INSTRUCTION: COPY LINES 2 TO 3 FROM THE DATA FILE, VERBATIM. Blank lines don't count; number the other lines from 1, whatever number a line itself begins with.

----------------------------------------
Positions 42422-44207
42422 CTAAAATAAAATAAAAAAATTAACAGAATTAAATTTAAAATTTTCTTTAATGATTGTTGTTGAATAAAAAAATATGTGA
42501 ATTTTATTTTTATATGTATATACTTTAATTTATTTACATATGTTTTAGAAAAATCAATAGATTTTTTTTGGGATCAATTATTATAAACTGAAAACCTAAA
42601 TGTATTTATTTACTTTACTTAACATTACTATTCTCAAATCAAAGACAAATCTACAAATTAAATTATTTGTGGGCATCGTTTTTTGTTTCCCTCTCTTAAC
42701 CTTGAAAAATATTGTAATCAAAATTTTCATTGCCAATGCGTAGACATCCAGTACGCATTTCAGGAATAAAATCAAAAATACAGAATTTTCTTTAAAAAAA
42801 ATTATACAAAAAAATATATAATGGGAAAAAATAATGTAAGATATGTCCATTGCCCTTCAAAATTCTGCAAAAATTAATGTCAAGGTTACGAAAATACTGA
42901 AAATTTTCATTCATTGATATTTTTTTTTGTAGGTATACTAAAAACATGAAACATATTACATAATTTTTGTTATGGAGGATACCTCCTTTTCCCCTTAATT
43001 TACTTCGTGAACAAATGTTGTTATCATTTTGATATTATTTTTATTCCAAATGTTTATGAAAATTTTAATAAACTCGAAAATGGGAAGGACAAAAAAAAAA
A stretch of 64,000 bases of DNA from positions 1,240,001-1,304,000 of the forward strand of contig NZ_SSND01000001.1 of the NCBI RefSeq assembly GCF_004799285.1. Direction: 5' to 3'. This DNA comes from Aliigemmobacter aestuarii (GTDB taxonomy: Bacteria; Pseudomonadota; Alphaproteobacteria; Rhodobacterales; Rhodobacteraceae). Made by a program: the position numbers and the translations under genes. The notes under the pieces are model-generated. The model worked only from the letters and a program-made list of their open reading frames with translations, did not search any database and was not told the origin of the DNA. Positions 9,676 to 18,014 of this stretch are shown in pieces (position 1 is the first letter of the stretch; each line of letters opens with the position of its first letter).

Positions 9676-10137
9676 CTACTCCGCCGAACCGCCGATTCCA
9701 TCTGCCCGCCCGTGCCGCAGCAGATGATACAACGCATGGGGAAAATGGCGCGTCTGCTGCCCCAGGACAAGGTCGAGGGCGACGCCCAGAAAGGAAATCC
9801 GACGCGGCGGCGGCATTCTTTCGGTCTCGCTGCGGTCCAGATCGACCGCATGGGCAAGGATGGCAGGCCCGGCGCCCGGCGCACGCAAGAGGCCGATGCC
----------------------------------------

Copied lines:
42422 CTAAAATAAAATAAAAAAATTAACAGAATTAAATTTAAAATTTTCTTTAATGATTGTTGTTGAATAAAAAAATATGTGA
42501 ATTTTATTTTTATATGTATATACTTTAATTTATTTACATATGTTTTAGAAAAATCAATAGATTTTTTTTGGGATCAATTATTATAAACTGAAAACCTAAA